On paper, the 26-year-old southpaw appears to have it all, from a rare combination of stiff power and near-flawless technique to a profound sense of maturity and strong work ethic. The result has been a wide spectrum of praise as Spence, the 2015 ESPN.com prospect of the year, has been publicly lauded by Floyd Mayweather as the next pound-for-pound king in waiting.
But despite knocking out nine of 10 opponents since 2014, Spence has yet to face a legit, world-class challenge. That will change on Saturday, when Spence faces former 140-pound titlist Chris Algieri in the main event of a Premier Boxing Champions card from the Barclays Center in Brooklyn, New York (NBC, 8:30 p.m. ET).
While it would be unfair to characterize Spence’s recent matchmaking as soft, it certainly has been slower than expected. Not only has Spence’s in-ring performances suggested he could be already wearing a world title by this point, the fighter himself boldly called out unbeaten titlist Keith Thurman last spring.
One year later, however, Spence believes Saturday is “the perfect timing” for his first real test. As far as what’s at stake, Spence simply says “everything,” from his unbeaten record to his desire to fight for a world title later this year.
“I’m very excited and this is a huge opportunity for me and something that I have wanted for a while,” Spence told ESPN.com. “I will make the most of this opportunity.”
Spence credits Algieri (21-2, 8 KOs) with toughness and an ability to think in the ring. But Algieri, who appeared last week on ESPN.com’s “Making The Rounds”, wasn’t as quick to anoint Spence as the next big thing.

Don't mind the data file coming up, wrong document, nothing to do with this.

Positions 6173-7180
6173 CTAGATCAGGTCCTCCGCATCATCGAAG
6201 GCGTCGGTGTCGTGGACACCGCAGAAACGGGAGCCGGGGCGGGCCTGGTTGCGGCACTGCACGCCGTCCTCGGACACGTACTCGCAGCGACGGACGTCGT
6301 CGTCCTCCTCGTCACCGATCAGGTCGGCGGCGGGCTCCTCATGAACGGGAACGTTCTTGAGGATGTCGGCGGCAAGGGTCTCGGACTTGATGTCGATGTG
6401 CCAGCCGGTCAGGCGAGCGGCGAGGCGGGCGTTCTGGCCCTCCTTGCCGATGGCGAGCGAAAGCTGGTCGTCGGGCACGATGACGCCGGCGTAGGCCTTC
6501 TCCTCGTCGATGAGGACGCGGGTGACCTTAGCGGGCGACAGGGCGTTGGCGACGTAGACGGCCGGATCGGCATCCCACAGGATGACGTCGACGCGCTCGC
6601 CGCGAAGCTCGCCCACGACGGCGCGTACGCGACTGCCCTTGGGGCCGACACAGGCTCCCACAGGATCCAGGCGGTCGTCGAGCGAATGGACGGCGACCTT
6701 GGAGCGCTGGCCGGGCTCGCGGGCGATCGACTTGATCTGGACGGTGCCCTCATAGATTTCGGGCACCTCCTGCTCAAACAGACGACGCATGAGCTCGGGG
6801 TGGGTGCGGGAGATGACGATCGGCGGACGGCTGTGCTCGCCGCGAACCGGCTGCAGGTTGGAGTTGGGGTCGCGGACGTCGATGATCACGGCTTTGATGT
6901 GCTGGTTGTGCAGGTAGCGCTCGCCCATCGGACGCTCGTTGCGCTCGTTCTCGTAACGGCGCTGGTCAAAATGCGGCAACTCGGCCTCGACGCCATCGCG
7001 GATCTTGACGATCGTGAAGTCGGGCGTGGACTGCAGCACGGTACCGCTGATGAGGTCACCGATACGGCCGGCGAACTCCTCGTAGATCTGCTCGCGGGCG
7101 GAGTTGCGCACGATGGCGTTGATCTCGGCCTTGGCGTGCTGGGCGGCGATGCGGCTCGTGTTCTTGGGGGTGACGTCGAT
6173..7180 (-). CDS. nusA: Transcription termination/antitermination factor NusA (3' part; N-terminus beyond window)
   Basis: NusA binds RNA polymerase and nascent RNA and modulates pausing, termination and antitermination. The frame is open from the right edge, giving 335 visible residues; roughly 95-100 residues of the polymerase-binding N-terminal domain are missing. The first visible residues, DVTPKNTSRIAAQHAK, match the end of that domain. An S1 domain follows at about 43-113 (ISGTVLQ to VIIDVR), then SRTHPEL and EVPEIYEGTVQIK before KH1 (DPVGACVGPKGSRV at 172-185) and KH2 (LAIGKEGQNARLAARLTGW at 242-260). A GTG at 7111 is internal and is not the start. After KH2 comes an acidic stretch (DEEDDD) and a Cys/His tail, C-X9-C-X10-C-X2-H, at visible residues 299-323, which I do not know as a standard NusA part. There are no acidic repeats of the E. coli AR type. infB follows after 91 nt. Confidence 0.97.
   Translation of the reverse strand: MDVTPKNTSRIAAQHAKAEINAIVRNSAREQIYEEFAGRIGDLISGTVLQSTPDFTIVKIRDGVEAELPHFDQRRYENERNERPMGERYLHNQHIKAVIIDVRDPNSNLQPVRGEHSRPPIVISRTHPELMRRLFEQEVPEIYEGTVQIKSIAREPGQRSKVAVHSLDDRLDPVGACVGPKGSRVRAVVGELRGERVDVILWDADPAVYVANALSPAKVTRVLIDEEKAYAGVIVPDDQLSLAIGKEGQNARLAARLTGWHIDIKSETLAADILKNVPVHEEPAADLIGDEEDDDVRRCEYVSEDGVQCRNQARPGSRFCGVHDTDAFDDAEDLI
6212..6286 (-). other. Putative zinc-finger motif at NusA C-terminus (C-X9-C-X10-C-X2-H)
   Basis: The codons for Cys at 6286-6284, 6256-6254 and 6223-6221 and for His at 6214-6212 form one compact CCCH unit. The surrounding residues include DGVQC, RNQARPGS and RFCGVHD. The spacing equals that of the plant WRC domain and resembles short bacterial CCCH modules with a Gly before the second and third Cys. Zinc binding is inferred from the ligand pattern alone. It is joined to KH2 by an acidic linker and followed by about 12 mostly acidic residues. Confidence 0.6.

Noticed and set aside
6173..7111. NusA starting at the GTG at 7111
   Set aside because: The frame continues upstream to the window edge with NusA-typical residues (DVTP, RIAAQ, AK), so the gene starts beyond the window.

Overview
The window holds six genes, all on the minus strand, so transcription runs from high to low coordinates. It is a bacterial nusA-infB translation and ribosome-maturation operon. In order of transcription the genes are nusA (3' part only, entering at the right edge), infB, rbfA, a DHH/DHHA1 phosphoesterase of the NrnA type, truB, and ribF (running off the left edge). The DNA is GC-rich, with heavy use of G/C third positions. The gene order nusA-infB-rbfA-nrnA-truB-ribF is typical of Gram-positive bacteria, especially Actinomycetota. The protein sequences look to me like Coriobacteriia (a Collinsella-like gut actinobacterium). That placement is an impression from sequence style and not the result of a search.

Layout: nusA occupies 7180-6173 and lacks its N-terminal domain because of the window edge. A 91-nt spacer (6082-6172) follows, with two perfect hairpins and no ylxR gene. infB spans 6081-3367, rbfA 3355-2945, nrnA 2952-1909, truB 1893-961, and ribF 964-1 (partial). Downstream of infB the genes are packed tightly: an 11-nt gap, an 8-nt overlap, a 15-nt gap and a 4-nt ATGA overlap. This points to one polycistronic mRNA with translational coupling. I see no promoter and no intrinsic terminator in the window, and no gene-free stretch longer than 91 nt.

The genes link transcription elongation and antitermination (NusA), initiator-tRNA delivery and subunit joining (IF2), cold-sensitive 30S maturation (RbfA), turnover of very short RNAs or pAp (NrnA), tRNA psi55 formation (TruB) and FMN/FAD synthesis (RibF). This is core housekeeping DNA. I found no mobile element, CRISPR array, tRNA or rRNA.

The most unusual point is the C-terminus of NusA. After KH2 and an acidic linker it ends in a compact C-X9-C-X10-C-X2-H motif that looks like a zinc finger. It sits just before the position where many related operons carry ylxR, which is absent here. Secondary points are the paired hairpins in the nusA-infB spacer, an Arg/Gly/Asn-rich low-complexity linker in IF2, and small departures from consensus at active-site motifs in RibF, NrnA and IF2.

“He’s definitely a solid guy and you have to give him the amateur pedigree,” Algieri said. “But I haven’t seen so much in the pros yet. He has done a good job with the guys who have been put in front of him but he really hasn’t been tested all that much yet.
“This is a huge leap up in class and anytime you are going from the prospect status and trying to break into contender status, it’s a really, really, really big step.”
Yet with all the accolades and expectations that come with being so highly touted, Spence appears largely unmoved. With a calm demeanor and an outward persona devoid of emotion, Spence says he isn’t bothered by the pressure.
“It’s just something that makes me train harder and makes me work harder,” Spence said. “It’s more about me not wanting to let anyone down. It just makes me train harder and stay 100 percent focused.”
Spence understands there are those waiting to see just how well he responds the first time he enters deep waters in a tough fight. But he says the combination of difficult sparring in the gym and his inner belief in himself allows him to be confident that he will have what it takes to dig deep and pull through.
It all goes back to the way Spence is wired. His transformation from prospect to contender, should it happen with a victory over Algieri, will be a transformation that won’t change who he is on the inside.
And that, above all else, appears to be the secret to his success up to this point.
“I’m a down-to-earth, humble guy who is hard working just like them,” said Spence, about what he hopes to teach new fans about himself. “I work hard at my craft and train hard. I stay home and chill with my daughter and family. I’m just like them. I might be on professional boxing and be on TV but I’m not on an island.”